Julia Kristeva notes that "Blinding is...an image of splitting; it marks, on the very body, the alteration of the self and clean into the defiled."9 Simultaneously, then, Mrs. Lodge's periodic blindness buffers her from the experience of the corpse (which Kristeva proposes as the most potent site of the abject) whilst forcing her fully self-consciously (in the way of Saul) to recognise the physical intrusion Rhoda has made onto her body.10 Mrs. Lodge is supported and reanimated through galvanism, the contemporary means of regenerating weak muscle. Just as the photograph artificially disconnects body and its controlling consciousness, so bioelectricity denies the instinctive reaction to death - the traditional cure for Mrs. Lodge's symptoms - by keeping her body artificially alive. Whilst the natural rhythms of the body are understood and manipulated in the folk tradition, technology operates against the the body, altering, impressing and intruding on its instincts.

The wise use of sight is an important element of society's construction, as Emily Dickinson suggests:

Much madness is divinest sense -
To a discerning eye -
Much sense - the starkest Madness -
'Tis the majority
In this, as All, prevail -
Assent - and you are sane -
Demur - you're straightaway dangerous -
And handled with a Chain.11

The symbol of the discerning eye as the only authoritative way in which physical experience may determine the design of an ethical system is contested in H.G. Wells' "The Country of the Blind."12 In this heterocosm, society is organised according to the non-visual senses: "time had been divided into the warm and cold, which are the blind equivalents of day and night...it was good to sleep in the warm and work during the cold" (114); to be beautiful is to have a "satisfying, glossy smoothness" of skin (121); the environment is organised into mathematical patterns of paths, meadows and houses; being unable to visualise or conceptualise the horizon, the desire to expand beyond their hermetic world is lost. The result of this conversational but rigidly-structured society is that an egalitarian economy has developed, and work is shared to support their mutual needs, with no superfluous production and a meritocratic government.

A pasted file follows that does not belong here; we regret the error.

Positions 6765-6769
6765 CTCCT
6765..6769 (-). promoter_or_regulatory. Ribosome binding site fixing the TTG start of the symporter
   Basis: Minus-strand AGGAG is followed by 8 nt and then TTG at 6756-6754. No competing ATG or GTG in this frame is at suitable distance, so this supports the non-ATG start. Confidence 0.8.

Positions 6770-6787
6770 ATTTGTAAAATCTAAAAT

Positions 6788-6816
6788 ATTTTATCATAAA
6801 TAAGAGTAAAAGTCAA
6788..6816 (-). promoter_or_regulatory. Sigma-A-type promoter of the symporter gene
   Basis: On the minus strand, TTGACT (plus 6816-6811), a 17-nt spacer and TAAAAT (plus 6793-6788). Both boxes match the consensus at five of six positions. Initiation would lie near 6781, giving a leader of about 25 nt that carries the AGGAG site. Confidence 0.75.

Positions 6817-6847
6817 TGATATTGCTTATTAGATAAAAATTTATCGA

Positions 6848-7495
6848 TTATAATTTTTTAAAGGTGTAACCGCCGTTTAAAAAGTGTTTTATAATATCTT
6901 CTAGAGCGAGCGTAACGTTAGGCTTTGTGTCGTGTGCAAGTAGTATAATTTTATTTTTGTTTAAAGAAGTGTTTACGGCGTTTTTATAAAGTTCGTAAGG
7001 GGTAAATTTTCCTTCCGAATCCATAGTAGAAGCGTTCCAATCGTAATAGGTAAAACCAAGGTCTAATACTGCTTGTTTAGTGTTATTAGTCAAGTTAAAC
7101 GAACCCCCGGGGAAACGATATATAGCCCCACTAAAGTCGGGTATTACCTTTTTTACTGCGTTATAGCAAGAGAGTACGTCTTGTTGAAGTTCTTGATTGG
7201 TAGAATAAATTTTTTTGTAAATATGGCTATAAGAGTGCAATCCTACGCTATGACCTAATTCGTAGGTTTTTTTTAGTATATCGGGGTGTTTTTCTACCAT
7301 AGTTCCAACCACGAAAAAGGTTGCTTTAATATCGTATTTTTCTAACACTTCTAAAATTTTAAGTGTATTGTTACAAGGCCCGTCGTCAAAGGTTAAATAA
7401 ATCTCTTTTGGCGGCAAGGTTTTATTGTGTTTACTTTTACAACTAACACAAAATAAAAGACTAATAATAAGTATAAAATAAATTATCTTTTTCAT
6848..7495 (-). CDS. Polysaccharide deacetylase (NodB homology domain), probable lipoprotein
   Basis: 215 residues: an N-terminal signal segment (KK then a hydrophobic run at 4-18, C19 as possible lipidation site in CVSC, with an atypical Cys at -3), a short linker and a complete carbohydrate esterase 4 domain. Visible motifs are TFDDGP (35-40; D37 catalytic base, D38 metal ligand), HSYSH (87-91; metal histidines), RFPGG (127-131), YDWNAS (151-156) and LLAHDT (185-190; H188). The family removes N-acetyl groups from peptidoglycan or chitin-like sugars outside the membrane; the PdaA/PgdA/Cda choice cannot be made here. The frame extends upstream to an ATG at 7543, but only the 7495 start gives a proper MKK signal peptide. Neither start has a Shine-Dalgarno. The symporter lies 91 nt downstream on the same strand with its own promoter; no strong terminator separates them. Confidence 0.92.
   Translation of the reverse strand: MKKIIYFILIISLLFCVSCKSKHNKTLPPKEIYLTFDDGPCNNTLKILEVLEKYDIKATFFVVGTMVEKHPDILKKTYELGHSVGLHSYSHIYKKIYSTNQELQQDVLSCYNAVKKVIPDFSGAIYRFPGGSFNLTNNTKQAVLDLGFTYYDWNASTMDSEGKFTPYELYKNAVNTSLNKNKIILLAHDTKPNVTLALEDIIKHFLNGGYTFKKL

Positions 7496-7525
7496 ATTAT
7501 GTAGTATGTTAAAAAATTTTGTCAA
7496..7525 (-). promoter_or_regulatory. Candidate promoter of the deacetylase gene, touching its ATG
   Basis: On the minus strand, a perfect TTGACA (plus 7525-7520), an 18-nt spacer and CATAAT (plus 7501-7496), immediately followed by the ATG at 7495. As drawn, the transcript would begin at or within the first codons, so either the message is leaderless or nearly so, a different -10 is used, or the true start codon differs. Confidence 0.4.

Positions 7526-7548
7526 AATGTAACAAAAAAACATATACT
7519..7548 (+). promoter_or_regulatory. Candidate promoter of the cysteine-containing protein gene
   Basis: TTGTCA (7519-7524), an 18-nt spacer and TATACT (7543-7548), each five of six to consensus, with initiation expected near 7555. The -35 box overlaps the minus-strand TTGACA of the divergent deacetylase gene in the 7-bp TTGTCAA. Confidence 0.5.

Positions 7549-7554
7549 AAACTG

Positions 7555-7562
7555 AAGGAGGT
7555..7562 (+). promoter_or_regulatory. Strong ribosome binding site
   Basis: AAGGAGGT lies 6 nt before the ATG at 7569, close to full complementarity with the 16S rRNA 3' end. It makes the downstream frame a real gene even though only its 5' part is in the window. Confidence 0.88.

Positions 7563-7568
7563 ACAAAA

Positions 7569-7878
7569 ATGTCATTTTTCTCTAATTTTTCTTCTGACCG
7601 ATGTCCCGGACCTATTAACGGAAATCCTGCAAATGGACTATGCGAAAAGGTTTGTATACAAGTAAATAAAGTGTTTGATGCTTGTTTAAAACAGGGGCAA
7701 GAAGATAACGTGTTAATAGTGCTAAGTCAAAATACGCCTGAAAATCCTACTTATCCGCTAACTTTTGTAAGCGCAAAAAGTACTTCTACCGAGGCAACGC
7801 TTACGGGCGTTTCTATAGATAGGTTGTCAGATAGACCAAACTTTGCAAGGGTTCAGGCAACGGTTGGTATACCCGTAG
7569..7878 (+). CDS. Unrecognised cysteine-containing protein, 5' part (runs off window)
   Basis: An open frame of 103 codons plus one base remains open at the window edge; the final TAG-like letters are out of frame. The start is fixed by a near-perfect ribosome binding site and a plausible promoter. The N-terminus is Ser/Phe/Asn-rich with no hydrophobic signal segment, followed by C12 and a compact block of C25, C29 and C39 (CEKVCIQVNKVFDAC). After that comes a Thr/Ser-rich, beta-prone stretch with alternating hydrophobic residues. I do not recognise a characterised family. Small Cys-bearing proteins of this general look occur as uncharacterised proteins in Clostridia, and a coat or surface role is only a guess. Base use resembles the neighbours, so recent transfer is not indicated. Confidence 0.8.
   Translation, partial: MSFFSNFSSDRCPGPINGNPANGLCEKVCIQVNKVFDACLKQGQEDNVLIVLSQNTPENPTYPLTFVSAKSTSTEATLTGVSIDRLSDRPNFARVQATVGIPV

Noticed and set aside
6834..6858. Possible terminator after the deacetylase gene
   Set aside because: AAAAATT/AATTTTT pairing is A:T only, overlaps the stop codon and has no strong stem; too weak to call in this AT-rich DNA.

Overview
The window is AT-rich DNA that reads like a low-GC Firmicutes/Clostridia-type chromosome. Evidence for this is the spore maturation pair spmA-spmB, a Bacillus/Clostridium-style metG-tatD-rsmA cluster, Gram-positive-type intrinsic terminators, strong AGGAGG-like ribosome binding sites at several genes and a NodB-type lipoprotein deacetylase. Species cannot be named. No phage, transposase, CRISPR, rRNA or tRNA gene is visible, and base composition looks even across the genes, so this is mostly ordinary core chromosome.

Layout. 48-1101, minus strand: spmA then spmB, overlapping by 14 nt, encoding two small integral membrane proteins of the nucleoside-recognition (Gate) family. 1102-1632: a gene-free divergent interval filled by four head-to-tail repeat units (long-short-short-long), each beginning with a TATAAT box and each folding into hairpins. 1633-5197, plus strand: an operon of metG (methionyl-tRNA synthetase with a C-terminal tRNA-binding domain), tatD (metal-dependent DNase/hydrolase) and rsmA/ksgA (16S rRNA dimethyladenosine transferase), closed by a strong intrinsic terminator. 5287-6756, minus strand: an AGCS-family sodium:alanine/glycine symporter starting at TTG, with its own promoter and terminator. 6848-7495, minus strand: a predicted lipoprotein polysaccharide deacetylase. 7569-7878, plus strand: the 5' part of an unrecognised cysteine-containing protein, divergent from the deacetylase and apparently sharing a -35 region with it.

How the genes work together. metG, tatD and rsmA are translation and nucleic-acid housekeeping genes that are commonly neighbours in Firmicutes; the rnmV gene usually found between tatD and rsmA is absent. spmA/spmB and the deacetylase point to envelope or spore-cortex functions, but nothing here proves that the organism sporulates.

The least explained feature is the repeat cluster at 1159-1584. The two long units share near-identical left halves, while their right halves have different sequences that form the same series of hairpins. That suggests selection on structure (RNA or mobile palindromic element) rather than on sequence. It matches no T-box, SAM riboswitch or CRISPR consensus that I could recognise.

The country of the blind is an Epicurean utopia, in which the sensual ways in which the physical self interacts with, and experiences, its immediate environment determines the ethics and mechanics of society. In this context, the man who can see is the Other, an inferior, aggressive idiot who inflexibly applies the proverb of his world - "In the Country of the Blind the one-eyed man is King" (110) - as his authority to govern this one despotically. Of course, since its occupants have no concept of vision, the signification of the maxim breaks down: displaced in the valley of the blind, his becomes the disabled body. By inverting the concepts of ability and disability - which in turn define categories of perceptiveness, normality and conformity against stupidity, madness and rebellion - Wells exposes these terms as relative ideological concepts rather than absolute properties.13